Memorial Day Primer event held virtually paying tribute to Dragons who have served | The Triangle

Memorial Day Primer event held virtually paying tribute to Dragons who have served

Image courtesy of Ian Sane at Flickr.

Drexel University’s Office of Student Life held its 10th-annual Memorial Day Primer event May 26 to pay tribute to members of the Drexel community who have served the country and to remind students about the true meaning behind Memorial Day each year.

As a COVID-19 precaution, this year’s Memorial Day Primer was held virtually via a Zoom webinar with an open invite. Although led online, the annual program featured all of its hallmark activities.

The event began with a rendition of the National Anthem sung by Tiffany Dydak during the Presentation of the Colors. Following, Matthew Pron, a Drexel Veterans Alumni Network president, U.S. Marines veteran and Drexel Class of 2016 graduate, led the Pledge of Allegiance.

“Together we are gathered to honor and remember all who gave the ultimate sacrifice for their country,” Father Remigio Morales, Director of Spirituality at the Newman Center, said, beginning with an invocation.

Throughout the event, many members of the Drexel community had the opportunity to present and share words about the powerful impact of those currently in uniform and those who have served.

Anne Converse Willkomm, Assistant Dean of the Graduate College and Assistant Clinical Professor and Department Head in the Goodwin College of Professional Studies, spoke about her father’s service during World War II. Although she does not remember hearing many war stories as a child, Willkomm says lessons from war were woven into many aspects of her childhood.

“Quippets about friendship, fear and fortitude,” Willkomm said. “Surely lessons [from war] meant for the younger generations.”

Willkomm’s latest work is a novel she is currently writing about her family’s history of service. She shared about the powerful interviews she conducted with her father for the novel.

Chris Young, U.S. Army veteran and Drexel Class of 2012 graduate, presented to honor the late Chuck McNally, Jr., U.S. Army veteran and former Assistant Dean and Academic Advisor in the College of Arts and Sciences. McNally passed unexpectedly in September 2020 and is deeply missed by many at Drexel, especially those involved in veteran student efforts.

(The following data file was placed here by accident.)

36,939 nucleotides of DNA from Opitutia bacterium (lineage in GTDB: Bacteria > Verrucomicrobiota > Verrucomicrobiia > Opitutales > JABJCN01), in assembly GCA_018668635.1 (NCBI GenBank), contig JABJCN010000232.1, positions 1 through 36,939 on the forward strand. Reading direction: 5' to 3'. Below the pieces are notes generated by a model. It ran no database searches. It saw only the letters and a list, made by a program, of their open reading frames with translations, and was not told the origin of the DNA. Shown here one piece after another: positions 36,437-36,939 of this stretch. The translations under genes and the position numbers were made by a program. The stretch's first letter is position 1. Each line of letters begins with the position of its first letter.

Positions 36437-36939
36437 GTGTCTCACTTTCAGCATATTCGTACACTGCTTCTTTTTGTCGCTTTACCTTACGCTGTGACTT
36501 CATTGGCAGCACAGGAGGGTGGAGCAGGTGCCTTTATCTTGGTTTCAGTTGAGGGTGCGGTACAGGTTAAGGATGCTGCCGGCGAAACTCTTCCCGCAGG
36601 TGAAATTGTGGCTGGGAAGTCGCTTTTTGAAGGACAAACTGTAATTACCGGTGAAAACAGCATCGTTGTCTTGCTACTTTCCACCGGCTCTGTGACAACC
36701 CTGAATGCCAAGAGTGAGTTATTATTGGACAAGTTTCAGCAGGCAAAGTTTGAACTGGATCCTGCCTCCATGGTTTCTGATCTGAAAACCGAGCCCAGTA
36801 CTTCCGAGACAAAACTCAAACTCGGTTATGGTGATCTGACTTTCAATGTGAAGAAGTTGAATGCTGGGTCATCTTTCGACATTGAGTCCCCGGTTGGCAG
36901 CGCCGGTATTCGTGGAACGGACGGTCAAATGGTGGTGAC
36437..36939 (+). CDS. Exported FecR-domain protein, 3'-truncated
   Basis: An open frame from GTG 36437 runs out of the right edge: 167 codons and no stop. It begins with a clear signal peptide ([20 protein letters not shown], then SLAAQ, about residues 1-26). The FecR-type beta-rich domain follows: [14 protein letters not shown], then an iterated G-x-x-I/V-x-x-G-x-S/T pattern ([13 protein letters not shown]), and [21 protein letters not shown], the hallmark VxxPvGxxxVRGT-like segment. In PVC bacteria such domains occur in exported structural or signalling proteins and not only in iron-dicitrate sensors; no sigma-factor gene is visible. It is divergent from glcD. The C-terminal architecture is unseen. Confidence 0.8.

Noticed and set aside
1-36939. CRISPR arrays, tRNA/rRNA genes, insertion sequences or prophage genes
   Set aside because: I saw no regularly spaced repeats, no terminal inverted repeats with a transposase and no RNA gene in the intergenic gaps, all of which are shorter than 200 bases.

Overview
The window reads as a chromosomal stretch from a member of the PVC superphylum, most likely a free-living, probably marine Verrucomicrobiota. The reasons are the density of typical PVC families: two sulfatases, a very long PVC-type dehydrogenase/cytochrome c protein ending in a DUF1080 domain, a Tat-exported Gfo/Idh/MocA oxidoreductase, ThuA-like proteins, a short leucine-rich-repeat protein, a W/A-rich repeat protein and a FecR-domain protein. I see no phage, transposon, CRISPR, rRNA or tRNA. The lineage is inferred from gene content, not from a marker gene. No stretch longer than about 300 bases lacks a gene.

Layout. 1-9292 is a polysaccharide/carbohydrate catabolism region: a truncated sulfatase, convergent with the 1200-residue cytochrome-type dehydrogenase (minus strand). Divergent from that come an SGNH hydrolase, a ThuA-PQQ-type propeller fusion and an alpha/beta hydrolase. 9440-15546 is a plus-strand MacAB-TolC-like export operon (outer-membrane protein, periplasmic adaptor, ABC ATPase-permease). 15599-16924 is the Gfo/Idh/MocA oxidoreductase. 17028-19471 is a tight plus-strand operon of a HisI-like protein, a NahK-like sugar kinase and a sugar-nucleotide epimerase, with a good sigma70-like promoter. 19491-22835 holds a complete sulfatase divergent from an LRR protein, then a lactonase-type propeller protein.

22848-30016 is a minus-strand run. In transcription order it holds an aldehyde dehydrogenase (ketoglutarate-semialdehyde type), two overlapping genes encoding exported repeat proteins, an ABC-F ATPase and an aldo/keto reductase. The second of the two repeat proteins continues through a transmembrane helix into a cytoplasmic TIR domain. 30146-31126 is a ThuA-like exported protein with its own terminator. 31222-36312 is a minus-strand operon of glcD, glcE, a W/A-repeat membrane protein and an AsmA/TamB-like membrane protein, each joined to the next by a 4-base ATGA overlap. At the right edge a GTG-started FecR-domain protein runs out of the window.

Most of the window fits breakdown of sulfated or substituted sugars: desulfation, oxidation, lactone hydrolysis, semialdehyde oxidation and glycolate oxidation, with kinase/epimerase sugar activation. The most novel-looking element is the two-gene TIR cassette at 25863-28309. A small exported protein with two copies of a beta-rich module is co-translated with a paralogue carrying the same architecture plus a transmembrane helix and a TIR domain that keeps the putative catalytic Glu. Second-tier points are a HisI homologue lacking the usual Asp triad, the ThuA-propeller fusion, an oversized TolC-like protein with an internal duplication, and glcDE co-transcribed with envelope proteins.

“It is because of people like Chuck that Drexel is so successful in supporting student veterans,” Young said, honoring McNally’s legacy of being welcoming of all, and always helping and being truly dedicated to the student veteran community at Drexel.

MaryAnn McNally, Chuck’s wife, joined in to read “In Flanders Fields,” a famous war poem by John McCrae, alongside her children Lucy, Charlie and Grace; Grace is a student at Drexel University.

In addition to honoring Chuck, Dr. Rebecca Weidensaul, Assistant Vice President of Student Life and overseer of the Office of Veteran Student Services, called for a moment of silent reflection to remember two more Drexel veterans: Johnny Cook, U.S. Army veteran and former College of Engineering student, and Adrian Jordan, U.S. Navy veteran and former College of Arts and Sciences student, both of whom were tragically lost in the past year.

“[We gather] to remember all of these Dragon Patriots who gave their all here at Drexel and are deeply missed,” Dr. Weidensaul said.

Jessica Wisniewski-Hagen, U.S. Navy veteran and former Drexel Veterans Task Force member, also spoke about Action Tank Living Memorials, which will plant a tree in honor of all Drexel veterans this November.

To conclude the ceremony, Jake Karwoski, a student in the School of Biomedical Engineering, Science and Health, and a member of the Drexel University Concert Band, played Taps on his trumpet in honor of the Retiring of the Colors.

While Memorial Day marks the unofficial start to summer for many, Weidensaul reminded attendees that the weekend should be both of celebration and of solemnity. Several at-home crafts and coloring activities were provided to show support of the powerful meaning behind Memorial Day.

Although all attended separately from home, the sense of togetherness and community at the 2021 Memorial Day Primer was as strong as ever.

“It is so important to remember the sacrifices people have been willing to make for our country, and we need to continue to appreciate that,” attendee Jim Hartz said following the event. “These moving tributes are all part of an important tradition that we as Americans, veterans and citizens need to be mindful of. Thank you for reminding us all how important it is to reflect and remember the sacrifices of ordinary people who stepped up.”

“Memorial Day is one of the most emotionally-charged days of the year,” Captain RJ Salavec, Assistant Professor of Military Science in Drexel’s Army ROTC, said; but Memorial Day serves as a powerful symbol of gathering and reflection.

A full-length recording of this year’s Memorial Day Primer can be viewed online at this link.